I have WPILib robot pose estimation running on a roboRIO v1. It’s slow and might actually be somewhat useful if running on the faster roboRIOv2.
The only use for OpenCV in my code is to display the tag orientation for “debug” purposes. Similarly, I used AdvantageScope to display the robot.
I don’t know to what extent, if any, that OpenCV is used by WPILib.
EDIT: To clarify that I over-answered OP’s question: I used WPILib for the entire robot pose calculation from AprilTag detection to the robot pose determination from a calibrated camera viewing the AprilTag that was detected in its known location. I believe OpenCV could have been used for much of that process but was not.
I’ve forgotten the details of my performance checks but I think the tag detection itself was nearly half of the CPU time required for the entire process (I might have posted that in another CD thread).
WPILib’s fork is here. Neither the upstream repo nor our repo uses OpenCV for the fiducial marker detection.
To be honest, the apriltag library is rather low quality. We’ve talked about rewriting it in OpenCV and Eigen instead. The compiler generates a lot of warnings we have to suppress, it’s really messy C code, and it’s not that performant. For example, the homography solver runs a constant number of iterations instead of exiting early if it converged; we patched that in our fork at least.
As mentioned, the AprilRobotics one does not use OpenCV’s detector. I’ve heard various opinions on whether the AprilRobotics or OpenCV detector implementations are more performant. There are other implementations as well, e.g. nvidia has an AprilTags library with GPU acceleration for their Jetson platform. There’s also a separate Eigen-using C++ implementation that is LGPL licensed–I don’t know if anyone has tried it to compare performance. We don’t want to use that one for WPILib because we’re BSD/MIT licensed.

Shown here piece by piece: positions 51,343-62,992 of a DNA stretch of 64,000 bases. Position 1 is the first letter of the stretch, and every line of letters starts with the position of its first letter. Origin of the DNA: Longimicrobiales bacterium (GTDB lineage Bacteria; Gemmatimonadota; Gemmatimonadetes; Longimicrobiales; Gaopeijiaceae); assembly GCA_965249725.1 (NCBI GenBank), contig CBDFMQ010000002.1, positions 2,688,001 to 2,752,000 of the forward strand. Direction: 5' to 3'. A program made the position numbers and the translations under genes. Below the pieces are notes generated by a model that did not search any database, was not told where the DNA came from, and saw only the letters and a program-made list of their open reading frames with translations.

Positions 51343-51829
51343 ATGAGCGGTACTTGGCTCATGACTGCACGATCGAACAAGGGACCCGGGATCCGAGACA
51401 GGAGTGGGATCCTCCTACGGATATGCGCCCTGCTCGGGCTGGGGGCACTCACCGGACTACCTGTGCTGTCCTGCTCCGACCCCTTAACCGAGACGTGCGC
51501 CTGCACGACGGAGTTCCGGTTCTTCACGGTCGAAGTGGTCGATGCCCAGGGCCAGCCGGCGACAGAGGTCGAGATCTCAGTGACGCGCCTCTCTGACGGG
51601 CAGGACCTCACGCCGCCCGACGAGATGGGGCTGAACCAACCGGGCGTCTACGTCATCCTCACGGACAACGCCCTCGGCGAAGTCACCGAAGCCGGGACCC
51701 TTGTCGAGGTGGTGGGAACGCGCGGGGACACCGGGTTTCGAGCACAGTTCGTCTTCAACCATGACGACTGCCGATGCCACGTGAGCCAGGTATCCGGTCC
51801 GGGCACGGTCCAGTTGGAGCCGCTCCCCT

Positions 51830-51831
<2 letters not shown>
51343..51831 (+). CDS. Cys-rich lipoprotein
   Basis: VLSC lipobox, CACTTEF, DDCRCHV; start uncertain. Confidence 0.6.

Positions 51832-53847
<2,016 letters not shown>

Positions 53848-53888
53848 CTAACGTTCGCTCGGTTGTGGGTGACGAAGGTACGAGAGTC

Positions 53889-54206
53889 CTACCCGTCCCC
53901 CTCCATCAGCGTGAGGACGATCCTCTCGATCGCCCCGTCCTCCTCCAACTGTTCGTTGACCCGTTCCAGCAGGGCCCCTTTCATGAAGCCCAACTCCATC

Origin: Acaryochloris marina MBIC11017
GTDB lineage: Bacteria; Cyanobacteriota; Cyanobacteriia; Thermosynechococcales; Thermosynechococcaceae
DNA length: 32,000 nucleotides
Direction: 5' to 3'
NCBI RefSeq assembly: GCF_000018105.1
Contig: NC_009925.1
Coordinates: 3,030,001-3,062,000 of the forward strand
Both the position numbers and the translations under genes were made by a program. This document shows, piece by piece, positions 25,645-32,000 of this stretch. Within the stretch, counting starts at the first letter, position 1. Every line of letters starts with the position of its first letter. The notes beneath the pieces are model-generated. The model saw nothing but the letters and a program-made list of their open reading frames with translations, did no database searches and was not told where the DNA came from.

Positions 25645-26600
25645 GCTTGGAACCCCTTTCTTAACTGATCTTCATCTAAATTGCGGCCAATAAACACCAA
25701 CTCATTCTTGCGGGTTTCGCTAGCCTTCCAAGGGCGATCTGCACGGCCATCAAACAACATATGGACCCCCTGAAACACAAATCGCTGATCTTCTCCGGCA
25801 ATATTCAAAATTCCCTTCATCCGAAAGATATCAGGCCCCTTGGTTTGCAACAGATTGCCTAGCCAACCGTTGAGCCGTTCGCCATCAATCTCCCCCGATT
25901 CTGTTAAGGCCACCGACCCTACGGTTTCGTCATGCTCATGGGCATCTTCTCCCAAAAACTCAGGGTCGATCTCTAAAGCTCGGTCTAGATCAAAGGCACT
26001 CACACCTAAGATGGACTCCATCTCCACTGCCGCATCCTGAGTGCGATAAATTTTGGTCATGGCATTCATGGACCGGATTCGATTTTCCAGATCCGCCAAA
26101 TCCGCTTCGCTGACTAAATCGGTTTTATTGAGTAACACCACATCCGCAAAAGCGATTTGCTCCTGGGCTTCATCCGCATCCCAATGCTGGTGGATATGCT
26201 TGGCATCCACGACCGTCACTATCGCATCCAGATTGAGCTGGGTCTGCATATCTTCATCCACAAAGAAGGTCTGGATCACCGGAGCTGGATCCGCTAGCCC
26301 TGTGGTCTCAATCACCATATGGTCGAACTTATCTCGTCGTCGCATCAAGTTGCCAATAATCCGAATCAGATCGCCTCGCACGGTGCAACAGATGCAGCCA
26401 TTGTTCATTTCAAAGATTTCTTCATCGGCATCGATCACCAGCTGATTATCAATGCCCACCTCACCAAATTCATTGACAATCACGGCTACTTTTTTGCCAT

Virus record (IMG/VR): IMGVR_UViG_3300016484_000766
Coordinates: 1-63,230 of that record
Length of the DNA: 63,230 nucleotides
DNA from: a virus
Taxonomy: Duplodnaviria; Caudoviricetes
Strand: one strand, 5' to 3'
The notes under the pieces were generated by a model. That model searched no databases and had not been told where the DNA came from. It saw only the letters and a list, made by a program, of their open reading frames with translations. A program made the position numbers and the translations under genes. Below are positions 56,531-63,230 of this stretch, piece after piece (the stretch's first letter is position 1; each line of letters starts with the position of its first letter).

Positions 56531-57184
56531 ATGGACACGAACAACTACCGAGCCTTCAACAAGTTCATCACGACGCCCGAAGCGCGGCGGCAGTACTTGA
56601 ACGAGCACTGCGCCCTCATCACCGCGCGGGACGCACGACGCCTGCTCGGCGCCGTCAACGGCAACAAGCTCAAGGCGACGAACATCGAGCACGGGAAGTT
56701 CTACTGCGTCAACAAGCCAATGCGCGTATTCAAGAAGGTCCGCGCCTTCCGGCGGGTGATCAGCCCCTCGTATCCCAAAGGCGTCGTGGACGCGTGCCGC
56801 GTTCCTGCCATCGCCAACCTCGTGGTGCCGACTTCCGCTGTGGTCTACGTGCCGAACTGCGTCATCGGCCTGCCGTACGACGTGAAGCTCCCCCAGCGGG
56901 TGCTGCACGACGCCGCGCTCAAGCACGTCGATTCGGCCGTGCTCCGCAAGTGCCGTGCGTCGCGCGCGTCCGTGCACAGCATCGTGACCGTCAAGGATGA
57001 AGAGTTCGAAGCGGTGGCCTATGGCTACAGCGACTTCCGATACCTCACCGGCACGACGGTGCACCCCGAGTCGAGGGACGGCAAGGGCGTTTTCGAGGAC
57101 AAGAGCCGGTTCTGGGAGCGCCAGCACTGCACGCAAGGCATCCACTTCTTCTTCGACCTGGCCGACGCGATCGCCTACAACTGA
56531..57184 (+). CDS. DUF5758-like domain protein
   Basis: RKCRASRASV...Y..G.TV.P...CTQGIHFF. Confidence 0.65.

AprilTag to robot pose WPILib Java code is here. I wanted my team to backup our LL 2+ or add a camera with roboRIO code without buying another LL.
My intention is to document what I knew, what I could figure out with plenty of help from others on CD and WPILib examples, and what I think but didn’t know for sure. To that end I’ve copied in code and comments from other sources, organized fairly well the blocks of computations, and selected proper variable names - not perfect but at least it all makes sense to me now. Suggestions for an improved training piece are welcome since that was my intention.
The code runs on the roboRIO and matches the LImeLight2+ pose as shown in AdvantageScope and my eyeball estimation of the pose.
Would an opencv program running on a coprocessor (rpi4 lets say) hypothetically run faster that photonvision on rpi4? I am looking to maybe take a look at writing an opencv program specifically for the April tags, but I don’t want to reinvent the wheel if photonvision would be the same speed.
What I’m talking about is a highly specialized type of open cv pipeline using one of their newer APIs. There’s a chance it could be faster but that depends on a lot of different factors. I don’t think the minor performance gain would be worth reinventing the wheel.
I probably know less about AprilTags than anyone else who cares about them but here is my simplistic take on what I see from a quick Google search of the topic.
So many people have looked at the code for detection you’d think it would be optimized by now. I also have significant experience with a variety of code produced in academia - students, faculty, staff - that isn’t high quality. Where does the code we are using fall in that possible range?
There are tradeoffs on speed, accuracy, range. As the old joke goes - pick any two.
Much discussion I see in (student?) papers is improving the fiducial tag itself beside finding a better algorithm to detect it. Some tag changes are significant in that although they may be minor changes for good improvements, they are detector-breaking changes. Some small change for potentially great improvement can be had for ad hoc usage where you (FRC) can control a non-standard environment. The most obvious simple thing requiring little or no coding change for detection is changing the borders of the tags. The bigger the white space the easier the detection. Even better, I would think, is put a very contrasting, easily detected border such a wide, bright green border and let relatively quick color thresholding find the likely tag location.
If you really want a fun, challenging project to attempt to improve the world, I’d suggest asking for specific direction from the several experts that have posted herein.
The library linked above is pretty much as bad as you’d expect from academics who weren’t software engineers and just needed something that worked.
Actually, using color would make the detector slower because it’s operating on more data. Color thresholding operates on three 8-bit channels (R, G, and B respectively) whereas AprilTag detectors typically operate on one 8-bit channel (grayscale). If you use a monochrome camera, you can even avoid an initial RGB-to-grayscale conversion.